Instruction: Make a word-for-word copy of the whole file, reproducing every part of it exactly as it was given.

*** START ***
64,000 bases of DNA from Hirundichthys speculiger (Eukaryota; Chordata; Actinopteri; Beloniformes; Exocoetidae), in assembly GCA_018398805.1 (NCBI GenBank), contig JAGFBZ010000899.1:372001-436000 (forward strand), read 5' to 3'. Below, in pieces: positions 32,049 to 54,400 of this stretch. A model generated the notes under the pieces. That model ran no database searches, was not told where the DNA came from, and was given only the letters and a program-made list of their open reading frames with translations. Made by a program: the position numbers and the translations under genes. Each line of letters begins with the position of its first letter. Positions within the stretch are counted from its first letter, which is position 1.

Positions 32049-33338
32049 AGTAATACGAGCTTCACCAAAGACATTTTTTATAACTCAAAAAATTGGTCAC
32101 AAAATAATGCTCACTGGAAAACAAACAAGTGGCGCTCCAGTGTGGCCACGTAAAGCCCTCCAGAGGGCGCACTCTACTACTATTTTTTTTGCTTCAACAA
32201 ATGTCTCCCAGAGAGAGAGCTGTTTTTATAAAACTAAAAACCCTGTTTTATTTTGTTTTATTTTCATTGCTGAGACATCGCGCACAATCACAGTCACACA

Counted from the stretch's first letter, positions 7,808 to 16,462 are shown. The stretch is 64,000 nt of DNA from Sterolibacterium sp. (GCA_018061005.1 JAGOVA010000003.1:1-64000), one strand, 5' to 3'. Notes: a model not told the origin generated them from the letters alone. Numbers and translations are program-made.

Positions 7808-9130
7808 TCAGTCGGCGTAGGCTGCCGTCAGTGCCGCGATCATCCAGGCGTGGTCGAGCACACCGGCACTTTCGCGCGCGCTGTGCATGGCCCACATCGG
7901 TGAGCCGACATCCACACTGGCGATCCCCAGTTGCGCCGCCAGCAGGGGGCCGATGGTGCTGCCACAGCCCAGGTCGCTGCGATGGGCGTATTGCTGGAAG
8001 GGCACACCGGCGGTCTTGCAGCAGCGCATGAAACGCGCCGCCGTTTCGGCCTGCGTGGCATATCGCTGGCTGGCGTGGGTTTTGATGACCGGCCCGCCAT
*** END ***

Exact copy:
64,000 bases of DNA from Hirundichthys speculiger (Eukaryota; Chordata; Actinopteri; Beloniformes; Exocoetidae), in assembly GCA_018398805.1 (NCBI GenBank), contig JAGFBZ010000899.1:372001-436000 (forward strand), read 5' to 3'. Below, in pieces: positions 32,049 to 54,400 of this stretch. A model generated the notes under the pieces. That model ran no database searches, was not told where the DNA came from, and was given only the letters and a program-made list of their open reading frames with translations. Made by a program: the position numbers and the translations under genes. Each line of letters begins with the position of its first letter. Positions within the stretch are counted from its first letter, which is position 1.

Positions 32049-33338
32049 AGTAATACGAGCTTCACCAAAGACATTTTTTATAACTCAAAAAATTGGTCAC
32101 AAAATAATGCTCACTGGAAAACAAACAAGTGGCGCTCCAGTGTGGCCACGTAAAGCCCTCCAGAGGGCGCACTCTACTACTATTTTTTTTGCTTCAACAA
32201 ATGTCTCCCAGAGAGAGAGCTGTTTTTATAAAACTAAAAACCCTGTTTTATTTTGTTTTATTTTCATTGCTGAGACATCGCGCACAATCACAGTCACACA

Counted from the stretch's first letter, positions 7,808 to 16,462 are shown. The stretch is 64,000 nt of DNA from Sterolibacterium sp. (GCA_018061005.1 JAGOVA010000003.1:1-64000), one strand, 5' to 3'. Notes: a model not told the origin generated them from the letters alone. Numbers and translations are program-made.

Positions 7808-9130
7808 TCAGTCGGCGTAGGCTGCCGTCAGTGCCGCGATCATCCAGGCGTGGTCGAGCACACCGGCACTTTCGCGCGCGCTGTGCATGGCCCACATCGG
7901 TGAGCCGACATCCACACTGGCGATCCCCAGTTGCGCCGCCAGCAGGGGGCCGATGGTGCTGCCACAGCCCAGGTCGCTGCGATGGGCGTATTGCTGGAAG
8001 GGCACACCGGCGGTCTTGCAGCAGCGCATGAAACGCGCCGCCGTTTCGGCCTGCGTGGCATATCGCTGGCTGGCGTGGGTTTTGATGACCGGCCCGCCAT